Computing has advanced significantly in the past ten years, and for most of us, it’s going to get even bigger in our lifetime. Machine Learning and Artificial Intelligence have attributed a lot to recent advances in computing. It’s kind of amazing to throwback to the days of feature phones and computers being dumb with limited processing and hardware which we’ve almost discarded. On one end of the spectrum we have such legacy devices and systems almost approaching extinction and then we have devices and services like Microsoft’s Holo Lens and Amazon Alexa giving us a peek into what the future beholds.
One of the recent feats of AI has been context aware assistant software and bots. Companies like Google, Apple, Microsoft, and others have contributed a lot towards making their homegrown version of what we consider smart assistants, more human-like.
The History of AI and Smart Assistants
Now, it’s critical to examine what has exactly happened in this field and how we’ve come along to use this technology like it’s no big deal. Back in the days when Apple launched Siri, smart assistants weren’t really a thing, and the only time you heard the word “bot”, you could be certain it had something to do with actual physical hardware robots. The way in which we as users, were able to interact with these assistants was sort of one way. When I say one way, it means that these assistants or bots (if there were any at the time) used pre-programmed replies to certain hot words or questions to respond to the user’s queries.
The problem with this approach was that it got repetitive, pretty quickly. This one reason was big enough in itself to attribute to the fact that no one found assistants useful, and they quickly became just a gimmick instead of becoming a useful feature.
As Apple (in those days) was the pioneer in technology, every other company tried to get on the bandwagon and build their own offering and so we saw Samsung release S Voice on their Galaxy devices and many others which just withered away with time.
What can be considered to be a pivotal moment in the advancement of smart assistants was when Google got into the game and decided to give this whole smart assistant a shot. If you have even the slightest idea of how much data Google has been sitting on, you won’t deny that Google had the best shot at doing it right. Google Now was the first time smart assistant looked something like we could use on a daily basis. The sheer amount of data that Google threw in to train the system made the whole experience feel natural. With recent advances in the field of Machine Learning and specifically Neural Networks, we’ve definitely reached an inflection point, with systems getting capable of performing tasks at human level accuracy. This is the biggest reasons why today you can have a two-way, context-aware conversation with the assistant. And this is the primary reason why bots and assistants have started becoming useful. (Special shout out to Microsoft for showing what AI is capable of my creating the bot called Tay!)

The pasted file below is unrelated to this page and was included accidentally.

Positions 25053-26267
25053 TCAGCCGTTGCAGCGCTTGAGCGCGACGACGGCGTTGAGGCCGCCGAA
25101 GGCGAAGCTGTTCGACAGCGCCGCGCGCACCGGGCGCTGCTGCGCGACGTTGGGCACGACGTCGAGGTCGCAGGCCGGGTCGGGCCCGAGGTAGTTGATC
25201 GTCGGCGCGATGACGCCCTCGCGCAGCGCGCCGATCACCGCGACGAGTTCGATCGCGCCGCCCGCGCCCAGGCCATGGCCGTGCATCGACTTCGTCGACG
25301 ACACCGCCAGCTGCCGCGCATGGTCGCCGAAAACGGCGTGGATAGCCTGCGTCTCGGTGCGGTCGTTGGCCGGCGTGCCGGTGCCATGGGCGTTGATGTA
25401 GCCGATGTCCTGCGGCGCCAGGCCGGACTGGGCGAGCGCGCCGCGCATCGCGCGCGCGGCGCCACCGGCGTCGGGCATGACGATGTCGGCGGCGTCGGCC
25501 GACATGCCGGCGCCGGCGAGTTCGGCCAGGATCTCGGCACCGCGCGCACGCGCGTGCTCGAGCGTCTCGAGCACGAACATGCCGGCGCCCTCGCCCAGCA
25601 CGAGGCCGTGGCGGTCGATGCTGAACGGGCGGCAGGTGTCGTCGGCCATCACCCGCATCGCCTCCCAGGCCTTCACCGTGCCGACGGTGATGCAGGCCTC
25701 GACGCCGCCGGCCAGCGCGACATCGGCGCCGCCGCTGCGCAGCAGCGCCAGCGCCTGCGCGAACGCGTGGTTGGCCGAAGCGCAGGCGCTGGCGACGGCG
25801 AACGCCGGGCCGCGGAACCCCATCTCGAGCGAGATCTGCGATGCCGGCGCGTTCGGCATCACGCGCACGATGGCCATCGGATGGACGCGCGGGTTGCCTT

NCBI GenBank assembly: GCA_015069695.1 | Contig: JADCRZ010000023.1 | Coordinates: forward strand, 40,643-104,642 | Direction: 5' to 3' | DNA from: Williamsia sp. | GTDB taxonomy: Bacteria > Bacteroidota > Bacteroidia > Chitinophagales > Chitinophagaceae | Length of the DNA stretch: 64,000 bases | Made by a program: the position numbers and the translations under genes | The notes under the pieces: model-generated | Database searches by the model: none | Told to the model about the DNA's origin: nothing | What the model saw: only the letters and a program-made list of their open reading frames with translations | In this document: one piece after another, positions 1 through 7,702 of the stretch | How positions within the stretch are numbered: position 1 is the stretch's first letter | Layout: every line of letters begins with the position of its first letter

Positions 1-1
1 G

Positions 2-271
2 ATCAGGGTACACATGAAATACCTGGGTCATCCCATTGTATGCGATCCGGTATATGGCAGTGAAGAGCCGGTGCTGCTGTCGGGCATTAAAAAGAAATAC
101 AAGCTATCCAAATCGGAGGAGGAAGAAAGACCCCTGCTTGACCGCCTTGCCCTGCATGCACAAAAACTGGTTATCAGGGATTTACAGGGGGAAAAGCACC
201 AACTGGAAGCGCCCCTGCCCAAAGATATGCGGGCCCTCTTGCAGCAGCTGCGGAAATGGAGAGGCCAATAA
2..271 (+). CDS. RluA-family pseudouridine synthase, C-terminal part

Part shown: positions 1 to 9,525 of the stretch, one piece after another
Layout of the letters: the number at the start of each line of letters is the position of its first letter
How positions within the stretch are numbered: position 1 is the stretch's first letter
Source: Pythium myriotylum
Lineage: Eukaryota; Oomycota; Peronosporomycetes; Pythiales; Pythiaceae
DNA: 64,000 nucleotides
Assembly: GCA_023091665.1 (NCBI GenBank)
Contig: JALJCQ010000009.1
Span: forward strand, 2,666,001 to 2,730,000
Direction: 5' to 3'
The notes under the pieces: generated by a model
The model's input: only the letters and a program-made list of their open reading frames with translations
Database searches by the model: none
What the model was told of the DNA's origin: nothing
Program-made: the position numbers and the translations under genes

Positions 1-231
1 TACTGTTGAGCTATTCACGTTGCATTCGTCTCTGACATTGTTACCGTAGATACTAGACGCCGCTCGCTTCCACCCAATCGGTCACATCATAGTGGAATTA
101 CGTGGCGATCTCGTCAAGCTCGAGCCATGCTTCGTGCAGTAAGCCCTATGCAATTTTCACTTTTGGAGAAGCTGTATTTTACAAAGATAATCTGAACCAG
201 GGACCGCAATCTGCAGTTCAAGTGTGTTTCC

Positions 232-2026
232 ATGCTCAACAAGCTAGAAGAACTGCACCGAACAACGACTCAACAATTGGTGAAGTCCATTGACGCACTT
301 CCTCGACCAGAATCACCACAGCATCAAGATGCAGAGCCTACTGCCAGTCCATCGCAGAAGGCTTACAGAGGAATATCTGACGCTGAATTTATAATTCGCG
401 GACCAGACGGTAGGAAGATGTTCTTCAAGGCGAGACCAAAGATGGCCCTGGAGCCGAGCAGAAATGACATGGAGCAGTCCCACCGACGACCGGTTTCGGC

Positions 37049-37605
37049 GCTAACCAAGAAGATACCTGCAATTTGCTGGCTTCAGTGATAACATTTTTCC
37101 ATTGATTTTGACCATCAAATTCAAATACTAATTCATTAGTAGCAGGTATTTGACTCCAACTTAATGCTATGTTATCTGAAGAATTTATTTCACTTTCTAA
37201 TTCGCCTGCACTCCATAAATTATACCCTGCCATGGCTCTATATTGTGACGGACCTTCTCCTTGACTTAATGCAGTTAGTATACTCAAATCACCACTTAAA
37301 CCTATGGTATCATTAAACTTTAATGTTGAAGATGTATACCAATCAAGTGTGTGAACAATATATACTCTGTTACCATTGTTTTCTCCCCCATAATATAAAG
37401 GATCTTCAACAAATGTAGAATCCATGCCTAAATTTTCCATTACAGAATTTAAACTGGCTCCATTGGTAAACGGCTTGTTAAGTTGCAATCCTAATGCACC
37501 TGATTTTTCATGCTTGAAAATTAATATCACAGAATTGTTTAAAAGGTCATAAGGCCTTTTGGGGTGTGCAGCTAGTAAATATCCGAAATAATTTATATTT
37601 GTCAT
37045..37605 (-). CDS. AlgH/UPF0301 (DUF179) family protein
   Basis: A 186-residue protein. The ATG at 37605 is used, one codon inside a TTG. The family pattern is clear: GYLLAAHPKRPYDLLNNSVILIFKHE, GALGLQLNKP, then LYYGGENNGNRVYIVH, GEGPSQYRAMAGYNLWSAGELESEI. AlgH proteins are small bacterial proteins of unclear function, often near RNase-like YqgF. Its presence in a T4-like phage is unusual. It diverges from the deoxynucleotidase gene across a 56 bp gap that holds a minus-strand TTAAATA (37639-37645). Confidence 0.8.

While Siri and Google Now, as smart assistants have been in the game for only a small amount of time (considering that they were launched only in 2012), IBM was already quite ahead of the curve in the AI sector. The company has research and innovations backing its 40+ years worth of work in this field. This is one key factor which determined its victory in Jeopardy 2011 (before any smart assistants existed).
What is Jeopardy?
Jeopardy is an American television game show created by Merv Griffin. The show features a quiz competition in which contestants are presented with general knowledge clues in the form of answers, and must phrase their responses in the form of questions, read more here. While you may think it was just another quiz show, here’s the deal with Jeopardy, understanding the question in itself is a big deal, let alone figuring out the answer. This alone makes Watson one of the smartest machines ever built.
Another testament to IBM’s innovation is when IBM’s Deep Blue system defeated the then world chess champion, Garry Kasparov back in 1997. While the defeat of Lee Sedol at the game of Go drew more attention, the innovation in this field started way back in 1997 after Deep Blue’s defeat.
Today we have companies like IBM, Microsoft, and Facebook investing a lot on platforms which allow you to build bots without a great deal of expertise required. Now before we even get to how you can build one, it’s trivial to ask why you would want build one in the first place.
If you see a little closer, you’ll find a ton of situations where bots can not only be assistive but exceed the efficiency in which a human can accomplish a task. A few of those examples would be customer support, healthcare (you need to check out how IBM Watson is helping doctors and medical professionals in cancer research. Visit this link for more on that) and e-commerce extensions. The scale at which major companies are operating and the sheer amount of data they’re sitting on, it will not only help scale their businesses more but would also offer richer and more engaging experiences for their consumers.
In this post, we’ll look at how easy it is for someone with absolutely no programming knowledge, to create a bot which is smart and contextual using IBM’s Watson Conversation Service(WCS).